Weaken and Copy Ability should be very familiar after the last battle. Copy Ability winds up as a sort of “Blue Magic” for Wild Arms 3, but learned abilities do not last past a single battle. Boo. Status Lock is a support spell that will block all status maladies save instant death (and works well with another Guardian Lord spell we’ll earn eventually). Requiem is a 100% effective instant death spell that only impacts the undead. There are some enemy mobs that this will wreck.
And now we can utilize Raftina’s healing summon for ourselves. Note all the sword slashing that does absolutely nothing to damage anybody.
Next Guardian Lord! Stop back at Virginia’s home, and a few NPCs (including Fake Dad) will call attention to Virginia’s first dungeon.
Desire, you say?
So many flashbacks this update! – Gargantuan Goggle Bob
There was that book we read back during Virginia’s opening…
Always time to revisit an old haunt.
Remember how Virginia snuck in the back when she first raided the place? Well, that was literal. Returning to Gob’s Hideout sticks you at the “real” entrance, which is basically where the adventure ended last time.
Not much new here.
The encounters are still basic gobs that are intended to fight a Level 1 solo character.
But there is this door that we were never able to open…
And up in the “roof” area where we first learned about sneaking…
Radical Sneakers will allow us to reach a ladder…
Most important is a shiny new statue. That’s right: no boss, no secret dungeon, no Sandcraft fight, no minigame; you obtain the Wolf Idol for the exclusive reason of remembering this dungeon from the absolute start of the game exists.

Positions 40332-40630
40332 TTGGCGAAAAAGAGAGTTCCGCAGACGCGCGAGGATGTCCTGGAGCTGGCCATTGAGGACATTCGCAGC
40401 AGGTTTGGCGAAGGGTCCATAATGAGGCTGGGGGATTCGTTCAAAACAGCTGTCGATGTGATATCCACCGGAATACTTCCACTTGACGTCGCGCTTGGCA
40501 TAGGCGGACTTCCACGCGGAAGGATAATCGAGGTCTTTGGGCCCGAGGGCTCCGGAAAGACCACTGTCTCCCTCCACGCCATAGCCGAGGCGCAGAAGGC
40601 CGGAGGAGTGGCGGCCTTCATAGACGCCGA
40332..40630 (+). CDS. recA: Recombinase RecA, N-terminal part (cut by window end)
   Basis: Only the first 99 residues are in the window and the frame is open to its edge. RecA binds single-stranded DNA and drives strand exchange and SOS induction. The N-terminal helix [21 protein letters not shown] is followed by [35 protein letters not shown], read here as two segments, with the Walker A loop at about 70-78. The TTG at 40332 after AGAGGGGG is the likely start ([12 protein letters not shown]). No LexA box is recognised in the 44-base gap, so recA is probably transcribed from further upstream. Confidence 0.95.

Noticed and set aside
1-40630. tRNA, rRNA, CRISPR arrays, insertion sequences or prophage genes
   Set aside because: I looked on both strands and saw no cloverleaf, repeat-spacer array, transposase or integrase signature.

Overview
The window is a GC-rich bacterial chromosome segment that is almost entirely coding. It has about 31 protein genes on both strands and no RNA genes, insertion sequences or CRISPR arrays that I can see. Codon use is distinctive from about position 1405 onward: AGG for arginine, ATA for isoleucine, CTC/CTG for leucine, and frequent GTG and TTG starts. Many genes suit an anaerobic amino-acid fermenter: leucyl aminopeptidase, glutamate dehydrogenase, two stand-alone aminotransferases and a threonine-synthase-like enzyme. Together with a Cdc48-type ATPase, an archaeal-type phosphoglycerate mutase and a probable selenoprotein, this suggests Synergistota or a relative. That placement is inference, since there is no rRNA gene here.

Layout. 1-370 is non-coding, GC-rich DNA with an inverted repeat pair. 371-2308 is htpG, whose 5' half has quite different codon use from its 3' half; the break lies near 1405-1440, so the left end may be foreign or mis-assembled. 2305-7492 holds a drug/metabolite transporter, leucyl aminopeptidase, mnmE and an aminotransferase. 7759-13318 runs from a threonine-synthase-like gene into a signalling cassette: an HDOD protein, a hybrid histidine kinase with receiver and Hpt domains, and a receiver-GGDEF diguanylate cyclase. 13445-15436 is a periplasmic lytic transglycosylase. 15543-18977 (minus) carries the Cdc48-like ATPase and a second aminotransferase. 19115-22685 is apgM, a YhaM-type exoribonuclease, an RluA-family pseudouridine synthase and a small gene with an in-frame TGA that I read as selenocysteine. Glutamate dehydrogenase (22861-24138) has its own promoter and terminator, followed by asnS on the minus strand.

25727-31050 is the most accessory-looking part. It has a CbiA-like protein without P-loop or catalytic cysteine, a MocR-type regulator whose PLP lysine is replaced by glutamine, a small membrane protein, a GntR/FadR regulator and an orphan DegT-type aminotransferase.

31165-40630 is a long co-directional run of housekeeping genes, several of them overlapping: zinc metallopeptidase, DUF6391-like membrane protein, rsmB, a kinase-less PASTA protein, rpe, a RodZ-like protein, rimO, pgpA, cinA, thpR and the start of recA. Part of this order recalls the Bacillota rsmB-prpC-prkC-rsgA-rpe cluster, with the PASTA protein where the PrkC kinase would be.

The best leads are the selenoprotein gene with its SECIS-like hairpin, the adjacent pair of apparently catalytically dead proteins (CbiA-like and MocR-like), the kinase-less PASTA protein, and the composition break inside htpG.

“During the legendary era, the hostile demons were said to have taken up arms by exploiting the life force of machinery. These weapons were considered to be an entity between machinery and living organisms, possessing the power to tear the sky and shatter the earth. These weapons were called dragons. It was as if they possessed a will of their own, synchronizing with the demons as if part of their limb. But as time passed…The demons disappeared, and the great war subsided on Filgaia. The few remaining dragons were deemed insignificant, and lay dormant as they began to decay. These dragons exist today as fossil resources proving beneficial to the people of today. They are found in trains and ships and other machinery, but they are most commonly used in ARMs, which is quite ironic. There is still much we do not know about dragons and a thorough analysis is needed. Dragon fossils can be mined west of Jolly Roger in a mining shaft. There are rumors however, of a living dragon found further south of Boot Hill around the Laxisland area. If these rumors of a living dragon are true, it may possess even greater powers than the fossils and prove much more useful to mankind. On the other hand…”
And lore! That we mostly already know!
And some treasure!
And this switch unlocks that door…
Thus completing the loop. Now we’re officially done here.
With the Wolf Idol hidden here, a migrant seal hidden in Jet’s dungeon, and a hidden boss in Clive’s opening (we’ll see that monster soon enough), there is a good reason to eventually revisit all the prologue dungeons.
So back at Gallows’s first dungeon…
“The visions in your mind are bound together. The ripples spread quietly, but cover your minds. You feel a presence closer than anything to creation and destruction. The power of desire gives off a sudden impulse. The bearer of the Ark Scepter’s light must have the strength to fight that which has no form. Fight, and show your strength to Luceid!”
Seeing Luceid in battle is a Wild Arms tradition.
Lucy has a storied past in Wild Arms. In Wild Arms 1, Luceid was the one and only Guardian to side with the demons, presumably acknowledging that the bad guys just wanted it more. Luceid thus winds up as a recurring boss (half of one), and eventually performs some kind of magical sword merge with Boomerang, her designated demon buddy. She never formally joins the good guys (outside of the remake made after WA3), but there is some kind of implied understanding achieved when you beat Boomerang back to the fires of Hell (he’s weirdly happy about it, and if Boomerang Flash is happy, Luceid is happy).